05/20/2010 - Articles

Protein in urine a risk for those with high blood pressure

By: Susan Aldridge, medical journalist, PhD


People with high blood pressure are at increased risk of both kidney problems and heart disease. We already know that excreting a slight excess of protein in the urine (microalbuminuria) is linked to an increased risk of kidney and heart disease in people with both diabetes and high blood pressure. In the MAGIC (Microalbuminuria: A Genoa Investigation on Complications) study, a team at the University of Genoa, Italy, now reveals that microalbuminuria is also a risk factor for people without diabetes who have high blood pressure.

Over a 12 year period, the researchers followed the health of nearly 1,000 individuals with high blood pressure, checking levels of protein in their urine. Those with microalbuminuria at the start were 7.6 times more likely to develop chronic kidney disease and 2.1 times more likely to develop cardiovascular complications like heart disease and stroke compared to those without microalbuminuria. And those who did have microalbuminuria were 3.2 times more likely to develop both kidney and cardiovascular complications. Therefore, it is worth doctors keeping an eye on protein in urine levels in their patients with high blood pressure. Further research may indicate whether interventions in patients with both microalbuminuria and high blood pressure can reduce their risk of later health complications.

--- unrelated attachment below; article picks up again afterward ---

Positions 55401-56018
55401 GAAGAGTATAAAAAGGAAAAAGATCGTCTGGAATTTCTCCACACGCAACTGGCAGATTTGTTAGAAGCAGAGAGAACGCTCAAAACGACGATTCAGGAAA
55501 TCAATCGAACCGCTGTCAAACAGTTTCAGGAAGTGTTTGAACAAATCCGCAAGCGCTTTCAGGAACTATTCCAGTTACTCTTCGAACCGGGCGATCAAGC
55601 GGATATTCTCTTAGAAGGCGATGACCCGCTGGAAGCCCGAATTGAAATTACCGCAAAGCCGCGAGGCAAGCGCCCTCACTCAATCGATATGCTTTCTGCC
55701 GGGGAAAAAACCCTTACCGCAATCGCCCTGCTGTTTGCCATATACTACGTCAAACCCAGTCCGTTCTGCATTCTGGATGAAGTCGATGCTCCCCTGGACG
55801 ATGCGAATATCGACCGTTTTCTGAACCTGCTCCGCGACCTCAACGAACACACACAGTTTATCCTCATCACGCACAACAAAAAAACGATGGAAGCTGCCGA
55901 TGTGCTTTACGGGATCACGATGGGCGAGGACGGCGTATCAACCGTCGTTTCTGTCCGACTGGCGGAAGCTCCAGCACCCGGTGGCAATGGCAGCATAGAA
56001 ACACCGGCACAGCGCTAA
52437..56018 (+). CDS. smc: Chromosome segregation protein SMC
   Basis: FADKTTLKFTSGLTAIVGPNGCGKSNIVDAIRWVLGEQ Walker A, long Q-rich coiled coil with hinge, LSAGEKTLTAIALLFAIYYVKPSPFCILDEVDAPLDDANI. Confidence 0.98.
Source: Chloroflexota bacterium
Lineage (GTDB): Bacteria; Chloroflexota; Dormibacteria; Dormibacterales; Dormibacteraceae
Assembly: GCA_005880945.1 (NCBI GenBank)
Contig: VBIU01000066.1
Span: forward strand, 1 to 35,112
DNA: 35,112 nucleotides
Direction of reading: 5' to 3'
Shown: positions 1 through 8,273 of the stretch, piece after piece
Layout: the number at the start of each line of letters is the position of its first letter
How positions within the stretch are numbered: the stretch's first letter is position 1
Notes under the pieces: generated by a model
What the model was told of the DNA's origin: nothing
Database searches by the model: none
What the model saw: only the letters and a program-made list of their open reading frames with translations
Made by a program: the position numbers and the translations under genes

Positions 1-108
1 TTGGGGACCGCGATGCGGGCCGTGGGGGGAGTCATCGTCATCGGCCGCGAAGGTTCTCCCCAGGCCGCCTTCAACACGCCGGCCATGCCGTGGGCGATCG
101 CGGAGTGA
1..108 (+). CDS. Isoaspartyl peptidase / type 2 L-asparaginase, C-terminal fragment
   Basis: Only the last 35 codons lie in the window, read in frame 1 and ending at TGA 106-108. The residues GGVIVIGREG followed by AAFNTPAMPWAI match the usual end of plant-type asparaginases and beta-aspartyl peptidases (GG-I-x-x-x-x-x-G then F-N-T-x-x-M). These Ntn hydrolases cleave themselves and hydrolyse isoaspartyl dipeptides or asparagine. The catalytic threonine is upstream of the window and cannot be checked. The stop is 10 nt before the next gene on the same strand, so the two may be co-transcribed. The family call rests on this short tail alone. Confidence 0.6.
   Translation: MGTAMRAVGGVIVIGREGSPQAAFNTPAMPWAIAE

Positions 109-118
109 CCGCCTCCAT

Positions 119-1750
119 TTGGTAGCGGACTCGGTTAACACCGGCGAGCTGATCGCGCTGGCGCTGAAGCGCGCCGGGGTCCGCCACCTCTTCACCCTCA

Viazzi F et al Microalbuminuria is a predictor of chronic renal insufficiency in patients without diabetes and with hypertension: The MAGIC study Clinical Journal of the American Society Nephrology online April 2010 doi: 10.2215/CJN.07271009


Created on: 05/20/2010
Reviewed on: 05/20/2010

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